Other features and advantages of the invention will emerge from the following description, given solely by way of example and with reference to the appended drawings, in which;
FIG. 1 is a partial sectional view of a substrate in which a device according to the invention has been machined, in its application for a microrelay;
FIG. 2 is a plan view of the microrelay;
FIG. 3 is a cross-sectional view on a slightly larger scale of the microrelay, taken along the line III--III in FIG. 2 and, in particular, showing a double set of contacts;
FIGS. 4 and 5 are diagrams illustrating the magnetic behavior of the microrelay;
FIG. 6 is a diagram illustrating the mechanical behavior of the microrelay according to the invention;
FIG. 7 is a sectional view of a microrelay according to another embodiment of the invention;
FIG. 8 is a plan view of the microrelay in FIG. 7;
FIG. 9 is a sectional view of the microrelay in FIGS. 7 and 8, taken along the line IX--IX in FIG. 8;
FIG. 10 is a sectional view of another embodiment of the invention;
FIG. 11 is a plan view of the microrelay in FIG. 10;
FIG. 11 represents a view in vertical section of a microrelay according to the invention, constructed according to another embodiment, and
FIGS. 12 and 13 show another embodiment of the device according to the invention, in particular illustrating a particular application.
The devices according to the invention which will now be described are fabricated using an "above chip" technique, by which it is therefore produced above a substrate 1 preferably made of silicon (FIGS. 1 to 3).
Face 2 of this substrate is arbitrarily referred to as the "upper face" throughout the rest of the description. In addition, to make the figures clearer, some dimensions have been greatly exaggerated.
It will be noted that the photoetching and photolithography techniques used for machining the microrelay are known to the person skilled in the art, who will know how to implement the succession of process steps necessary for this machining.
As a practical example, the longitudinal dimension of the device may be chosen between about 2 and 3 mm approximately.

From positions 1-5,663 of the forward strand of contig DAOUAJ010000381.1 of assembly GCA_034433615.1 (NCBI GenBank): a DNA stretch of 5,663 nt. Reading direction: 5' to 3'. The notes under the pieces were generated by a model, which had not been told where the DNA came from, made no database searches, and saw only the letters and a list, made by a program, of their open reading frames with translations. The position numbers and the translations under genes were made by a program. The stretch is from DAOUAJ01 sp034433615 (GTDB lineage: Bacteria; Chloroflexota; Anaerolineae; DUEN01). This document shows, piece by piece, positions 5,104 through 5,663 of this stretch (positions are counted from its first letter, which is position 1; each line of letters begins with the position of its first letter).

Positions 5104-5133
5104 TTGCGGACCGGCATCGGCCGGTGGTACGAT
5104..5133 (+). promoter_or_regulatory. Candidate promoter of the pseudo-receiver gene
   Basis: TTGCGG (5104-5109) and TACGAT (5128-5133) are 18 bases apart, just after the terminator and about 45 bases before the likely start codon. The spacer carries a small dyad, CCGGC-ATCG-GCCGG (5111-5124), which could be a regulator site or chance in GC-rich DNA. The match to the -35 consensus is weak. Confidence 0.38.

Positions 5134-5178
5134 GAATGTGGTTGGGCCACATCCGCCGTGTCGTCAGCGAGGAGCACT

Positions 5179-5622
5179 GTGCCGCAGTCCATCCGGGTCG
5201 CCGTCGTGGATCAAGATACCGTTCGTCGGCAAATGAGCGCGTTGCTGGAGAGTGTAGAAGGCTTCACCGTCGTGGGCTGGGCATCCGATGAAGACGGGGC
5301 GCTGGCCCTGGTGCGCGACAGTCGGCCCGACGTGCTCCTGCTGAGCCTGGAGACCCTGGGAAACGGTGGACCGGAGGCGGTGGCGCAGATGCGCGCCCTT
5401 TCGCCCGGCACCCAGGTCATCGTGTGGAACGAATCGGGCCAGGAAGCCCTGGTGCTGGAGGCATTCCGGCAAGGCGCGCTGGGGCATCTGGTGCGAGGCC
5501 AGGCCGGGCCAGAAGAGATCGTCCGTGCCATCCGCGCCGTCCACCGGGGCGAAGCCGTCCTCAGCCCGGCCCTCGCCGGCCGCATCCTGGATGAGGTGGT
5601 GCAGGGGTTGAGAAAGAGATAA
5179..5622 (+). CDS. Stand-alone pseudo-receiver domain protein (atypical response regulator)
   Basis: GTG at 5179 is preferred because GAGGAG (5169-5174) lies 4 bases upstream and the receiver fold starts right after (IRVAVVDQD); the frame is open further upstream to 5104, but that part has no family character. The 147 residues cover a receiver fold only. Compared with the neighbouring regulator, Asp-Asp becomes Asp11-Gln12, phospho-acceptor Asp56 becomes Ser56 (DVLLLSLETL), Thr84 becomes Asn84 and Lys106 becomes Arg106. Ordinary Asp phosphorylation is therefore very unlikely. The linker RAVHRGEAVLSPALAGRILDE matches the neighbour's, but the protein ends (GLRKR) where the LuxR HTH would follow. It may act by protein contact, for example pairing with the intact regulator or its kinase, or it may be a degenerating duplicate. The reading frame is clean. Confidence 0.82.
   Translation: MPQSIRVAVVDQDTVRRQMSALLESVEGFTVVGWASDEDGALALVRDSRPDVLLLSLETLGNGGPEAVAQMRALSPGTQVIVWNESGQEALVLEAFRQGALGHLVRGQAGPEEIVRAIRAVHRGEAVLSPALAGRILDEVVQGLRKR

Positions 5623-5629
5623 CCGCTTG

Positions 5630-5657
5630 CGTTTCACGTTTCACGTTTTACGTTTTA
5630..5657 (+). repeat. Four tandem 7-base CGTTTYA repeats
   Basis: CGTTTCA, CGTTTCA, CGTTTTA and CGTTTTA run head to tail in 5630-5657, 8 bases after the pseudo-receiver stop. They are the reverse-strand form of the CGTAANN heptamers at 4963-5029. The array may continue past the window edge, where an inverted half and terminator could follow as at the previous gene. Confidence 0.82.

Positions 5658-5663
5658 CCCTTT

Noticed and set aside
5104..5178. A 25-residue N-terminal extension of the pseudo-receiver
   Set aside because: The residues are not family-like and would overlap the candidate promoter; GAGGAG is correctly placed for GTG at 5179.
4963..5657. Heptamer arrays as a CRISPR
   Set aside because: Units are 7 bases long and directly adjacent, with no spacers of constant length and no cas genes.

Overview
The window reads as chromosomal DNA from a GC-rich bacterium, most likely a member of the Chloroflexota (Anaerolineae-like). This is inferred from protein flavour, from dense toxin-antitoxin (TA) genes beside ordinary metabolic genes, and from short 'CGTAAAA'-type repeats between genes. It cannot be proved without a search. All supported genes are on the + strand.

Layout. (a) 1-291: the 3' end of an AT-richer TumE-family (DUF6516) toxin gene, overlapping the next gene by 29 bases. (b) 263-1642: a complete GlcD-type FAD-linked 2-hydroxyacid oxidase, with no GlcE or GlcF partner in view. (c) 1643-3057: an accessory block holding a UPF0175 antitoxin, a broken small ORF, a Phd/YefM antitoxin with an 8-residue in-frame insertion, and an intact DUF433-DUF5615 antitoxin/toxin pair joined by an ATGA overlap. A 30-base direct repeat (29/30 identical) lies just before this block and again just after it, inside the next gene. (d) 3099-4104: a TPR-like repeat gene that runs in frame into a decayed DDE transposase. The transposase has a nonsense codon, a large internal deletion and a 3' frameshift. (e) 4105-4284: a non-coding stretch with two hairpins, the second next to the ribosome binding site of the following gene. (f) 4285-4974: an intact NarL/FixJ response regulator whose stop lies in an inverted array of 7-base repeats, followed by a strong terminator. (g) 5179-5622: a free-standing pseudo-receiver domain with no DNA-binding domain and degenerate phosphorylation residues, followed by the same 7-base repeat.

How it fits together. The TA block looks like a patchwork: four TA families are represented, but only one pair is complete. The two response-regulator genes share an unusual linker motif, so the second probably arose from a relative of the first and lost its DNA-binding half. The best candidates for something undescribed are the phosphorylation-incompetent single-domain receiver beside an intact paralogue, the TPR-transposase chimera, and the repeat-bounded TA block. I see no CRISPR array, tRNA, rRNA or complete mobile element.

The lower face 3 of the substrate 1 has two cavities 4 and 5 which, if the substrate is made of silicon, can be machined by anisotropic attack. These cavities are each intended to accommodate a permanent magnet, 6a and 6b respectively. These magnets 6a and 6b may be pellets fixed in the respective cavities, or may also be obtained by depositing suitable substances. Each of them has a north pole and a south pole close to the upper surface 2. In the case represented, these magnets extend along the longitudinal dimension of the device (that is to say in the plane of FIG. 1). The bottom of each cavity is formed by a layer 7 of material of the substrate 1 which remains after the cavity is formed.
The upper face 2 is covered with a multilayer of insulator 8, for example silicon oxide. This multilayer 8 is composed of three layers (not drawn individually) which insulate a coil configuration so that each turn of this configuration is isolated from the one which surrounds it. At the center of these coils, openings 9 are formed in the substrate 1 from the face 2 and they are extended in the multilayer of insulator 8.
More precisely, the coil configuration includes two sets 10 and 11 of two flat coils 10a, 10b, 11a, 11b produced by metal deposits, for example of aluminum, of suitable shape and embedded in the layer of insulator 8. FIGS. 1 to 3 show their position in bold lines. In the embodiment represented, each coil has a rectangular general shape.